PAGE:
You’ve probably passed by a farmhouse and seen a super-long pole with unbelievably long blades spinning at the top.
There are almost no exceptions to this. Just about every single wind turbine that you find would have similarly long blades.
Hence this begs the question, why are wind turbine blades so long?
Why Do Wind Turbines Have Long Blades?
To accurately answer this question, we would have to approach it from a scientific point of view.
There are two basic ways of efficiently producing power from wind in a specific region:
- Using big rotors and long blades that would cover an impressive area. This serves to boost its capacity for production or in other words, increase the amount of power generated.
- The second is to raise the blades very high into the atmosphere where there is a steady blowing of the wind. So, we’re looking at the length of the turbine increasing significantly. This approach would typically improve the amount of power that the turbine can produce within its fixed capacity for production.
However, there is a problem with the second approach.
And it is that the materials available for making turbines at the moment cannot withstand the intensity of wind at such high levels.
Therefore, they would get damaged, and then the entire purpose would be defeated.
Using the first approach of longer turbine blades has made for the production of increased amounts of power without having to raise the height of the turbine.
So, longer turbine blades make up for what the turbine doesn’t have in height.
According to Scientific American, a 20% increase in blade length since 2009 has doubled the average area swept by turbine blades.
This helps the blade capture wind flowing more efficiently, increases the amount of power produced, and in turn, reduces the cost of access to wind energy.
Are Longer Wind Turbine Blades Better?
When it comes to turbine blades, the simple principle is ‘the bigger the better’. The longer the blades, the more efficient it would be at harnessing the intensity of the wind.
However, with most things, there’s a limit.
To better under these limits, we would have to take a look at innovation from the start to where it is at this point.
Vestas, a Danish firm began the gigantism trend in 1981 with their three-blade machines that were capable of producing a minute 55 kilowatts of power. By 1995, the figure was up to 500 kW, and by 1999, 2 MW.
However, there are further innovations.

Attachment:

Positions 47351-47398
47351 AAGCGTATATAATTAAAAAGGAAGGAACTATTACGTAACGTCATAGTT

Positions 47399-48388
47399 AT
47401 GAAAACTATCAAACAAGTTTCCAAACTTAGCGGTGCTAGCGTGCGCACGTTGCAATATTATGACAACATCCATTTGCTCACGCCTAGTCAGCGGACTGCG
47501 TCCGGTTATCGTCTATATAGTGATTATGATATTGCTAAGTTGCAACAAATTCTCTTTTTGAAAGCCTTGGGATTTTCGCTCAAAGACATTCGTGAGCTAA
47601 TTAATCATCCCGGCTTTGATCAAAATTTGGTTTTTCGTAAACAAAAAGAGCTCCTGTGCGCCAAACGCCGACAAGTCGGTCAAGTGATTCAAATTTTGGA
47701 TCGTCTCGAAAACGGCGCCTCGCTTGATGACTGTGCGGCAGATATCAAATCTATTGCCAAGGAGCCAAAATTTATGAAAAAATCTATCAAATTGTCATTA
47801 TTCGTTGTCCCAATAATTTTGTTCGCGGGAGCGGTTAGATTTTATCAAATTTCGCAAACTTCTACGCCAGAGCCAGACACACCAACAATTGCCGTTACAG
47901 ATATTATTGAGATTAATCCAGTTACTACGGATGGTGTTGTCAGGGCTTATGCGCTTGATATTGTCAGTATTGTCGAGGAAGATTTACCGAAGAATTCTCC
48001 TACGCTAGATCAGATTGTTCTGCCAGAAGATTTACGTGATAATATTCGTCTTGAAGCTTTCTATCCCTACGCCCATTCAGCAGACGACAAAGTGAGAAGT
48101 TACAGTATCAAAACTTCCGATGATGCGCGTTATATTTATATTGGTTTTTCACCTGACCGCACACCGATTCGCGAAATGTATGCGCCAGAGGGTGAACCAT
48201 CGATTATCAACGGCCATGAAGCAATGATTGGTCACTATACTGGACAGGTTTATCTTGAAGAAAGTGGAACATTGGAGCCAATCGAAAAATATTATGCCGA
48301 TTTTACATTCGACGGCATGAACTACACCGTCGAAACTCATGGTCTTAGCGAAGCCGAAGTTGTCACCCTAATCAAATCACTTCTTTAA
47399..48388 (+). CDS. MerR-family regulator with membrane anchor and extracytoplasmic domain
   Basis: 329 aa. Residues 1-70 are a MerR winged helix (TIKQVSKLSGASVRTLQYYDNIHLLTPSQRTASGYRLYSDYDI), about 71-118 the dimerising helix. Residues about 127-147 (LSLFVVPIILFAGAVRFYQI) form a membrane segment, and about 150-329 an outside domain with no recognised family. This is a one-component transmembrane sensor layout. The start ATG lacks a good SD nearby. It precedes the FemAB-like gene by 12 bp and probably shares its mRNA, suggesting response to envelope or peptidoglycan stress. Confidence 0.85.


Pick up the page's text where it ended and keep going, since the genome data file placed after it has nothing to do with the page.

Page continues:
For instance, MHI Vestas announced previously that by this year 2021, the MHI Vestas Offshore Wind’s V164 would rise to 105 meters and have blades as long as 80 meters with a power generation capacity of up to 10 MW.
General Electric through their Renewable Energy program also announced a 260-meter hub with whopping 107-meter blades that would be unveiled by 2021 too.
Presently, the longest blade length would be from a conceptual design that intends to produce up to 50 MW of power.
The height would be over 300 meters and the blades around 200 meters.
It’s safe to say that at the moment, this is the limit to which turbine blades can go.
But there’s no saying that soon, there wouldn’t be a significant increase in blade length.
What is the Best Composition of the Wind Turbine Blades?
Traditionally, wind turbines are a combination of steel (71-79% of total turbine mass), fiberglass, resin, or plastic (11-16%); iron or cast iron (5- 17%); copper (1%); and aluminum (0-2%). This is according to a report from the National Renewable Energy Laboratory. (Source)
However, further innovation has seen the use of composites for constructing wind turbines.
Composites refer to two or more materials that have varying chemical or physical properties, but when they are combined, they produce a stronger and more quality material as a result.
Are Composites the Next Best Composition for Wind Turbine Blades?
There are standards for blades, such that they must meet certain mechanical properties like resistance to fatigue and torsion as well as high rigidity.
In addition, they must have a tolerance for high temperatures and withstand corrosion effectively. Composites do great in these areas.
Composites used in making wind turbine blades include resins of glass fiber reinforced polyester, glass fiber reinforced epoxy, and carbon fiber reinforced epoxy.
The composites formed from a combination of a resin matrix with glass fibers produce composites that are strong, corrosion-resistant, stable dimension-wise, and highly essential, lightweight.
Other high-strength composite materials such as carbon fiber and epoxies are also being used and they generally require lower manufacturing costs, have great design flexibility, and significant dielectric strength.
Furthermore, the use of composite materials allow for less weight on finished portions and guarantee increased levels of stiffness.
Also, since they are flexible, therefore it’s easier for wind technicians to maintain and make repairs, thereby guaranteeing a longer blade life.
It’s safe to say that composites could be the best bet for turbine blade manufacturers.
Effective wind turbine blades are vital to the quest for a greener energy source.
And at the rate at which innovation is happening, today’s blade length record could easily be beaten tomorrow.
However, the bottom line, the longer the blades, the better.